|Fact of the Day:-
The Snaphance Firing Mechanism: The snaphance was a development of the earlier snaplock mechanism, the main difference being the Snaphance used an automatic pan-cover (to keep the priming dry until the exact moment of firing) similar to that used in the wheel-lock, whereas the Snaplock had a manually operated pan cover similar to that of the matchlock.
The Snaphance also used the lateral sear mechanism from the wheel-lock to connect trigger to cock, and later, improved models also had a variety of safety mechanisms to prevent accidental discharge of the gun.
The Snaphance was used from the late 1550s until modern times (in North African guns), but by about 1680 it was out of fashion everywhere except Northern Italy where it persisted until the 1750s.
In Europe, and especially France, the Snaphance was replaced by the flintlock with its combined steel/pan cover starting from about 1620. In England, a hybrid mechanism called the English Lock replaced the Snaphance from the same date. Both the flintlock and the English lock were cheaper and less complex than the Snaphance.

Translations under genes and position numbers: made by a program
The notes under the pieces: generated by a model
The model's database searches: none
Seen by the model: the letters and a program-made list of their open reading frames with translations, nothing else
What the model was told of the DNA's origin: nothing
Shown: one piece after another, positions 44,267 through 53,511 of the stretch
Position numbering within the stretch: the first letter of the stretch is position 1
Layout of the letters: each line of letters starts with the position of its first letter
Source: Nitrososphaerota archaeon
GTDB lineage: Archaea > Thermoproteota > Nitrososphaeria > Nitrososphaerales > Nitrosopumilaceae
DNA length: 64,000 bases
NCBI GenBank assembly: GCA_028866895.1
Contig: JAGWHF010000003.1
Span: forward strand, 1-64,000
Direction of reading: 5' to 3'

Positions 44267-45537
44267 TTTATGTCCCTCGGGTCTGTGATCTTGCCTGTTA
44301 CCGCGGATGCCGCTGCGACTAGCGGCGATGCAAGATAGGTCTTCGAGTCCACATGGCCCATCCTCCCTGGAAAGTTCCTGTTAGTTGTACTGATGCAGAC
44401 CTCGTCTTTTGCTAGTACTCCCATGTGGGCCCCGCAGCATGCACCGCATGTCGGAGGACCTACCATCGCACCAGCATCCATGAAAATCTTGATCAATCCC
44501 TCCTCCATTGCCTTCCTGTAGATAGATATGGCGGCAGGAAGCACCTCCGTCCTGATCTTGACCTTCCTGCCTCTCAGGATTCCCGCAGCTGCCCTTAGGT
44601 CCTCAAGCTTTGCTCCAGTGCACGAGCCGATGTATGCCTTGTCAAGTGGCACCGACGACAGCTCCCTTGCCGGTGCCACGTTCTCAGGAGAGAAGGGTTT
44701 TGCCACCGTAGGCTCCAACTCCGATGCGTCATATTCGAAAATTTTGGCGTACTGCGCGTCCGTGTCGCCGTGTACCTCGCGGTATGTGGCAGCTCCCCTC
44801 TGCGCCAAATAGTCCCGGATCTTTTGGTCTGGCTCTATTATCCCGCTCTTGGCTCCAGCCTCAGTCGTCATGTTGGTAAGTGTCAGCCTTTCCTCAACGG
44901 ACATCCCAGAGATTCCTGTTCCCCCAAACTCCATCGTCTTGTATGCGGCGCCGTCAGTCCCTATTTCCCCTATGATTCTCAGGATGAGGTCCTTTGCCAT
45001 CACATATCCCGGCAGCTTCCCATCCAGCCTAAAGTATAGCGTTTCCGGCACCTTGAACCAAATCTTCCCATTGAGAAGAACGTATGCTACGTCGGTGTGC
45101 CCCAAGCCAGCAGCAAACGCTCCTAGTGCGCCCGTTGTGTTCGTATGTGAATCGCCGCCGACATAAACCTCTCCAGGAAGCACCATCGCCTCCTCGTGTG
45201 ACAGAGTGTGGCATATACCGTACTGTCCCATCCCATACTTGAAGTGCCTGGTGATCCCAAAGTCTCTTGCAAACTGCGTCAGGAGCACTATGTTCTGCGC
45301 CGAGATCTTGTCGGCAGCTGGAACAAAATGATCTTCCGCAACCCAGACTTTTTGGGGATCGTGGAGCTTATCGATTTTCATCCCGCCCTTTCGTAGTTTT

Fact of the Day:-
To society, pirates were lawless bands of thieves who lacked honour and respect. Among themselves, however, they had a strict code of conduct that ensured democracy.
Codes of conduct differed between groups, but all were designed to promote a stable, equitable system in which the good of the group was the priority. The agreement to work together provided for the sailors psychological needs and ensured some security. Pirates accused of misconduct were tried by their crew mates, who decided their guilt or innocence and what punishment was justified. At the beginning of a new voyage, or upon the election of a new captain, new articles would be drawn up and sworn to upon a bible or axe. Each man signed, or marked if they were illiterate, their agreement to the articles.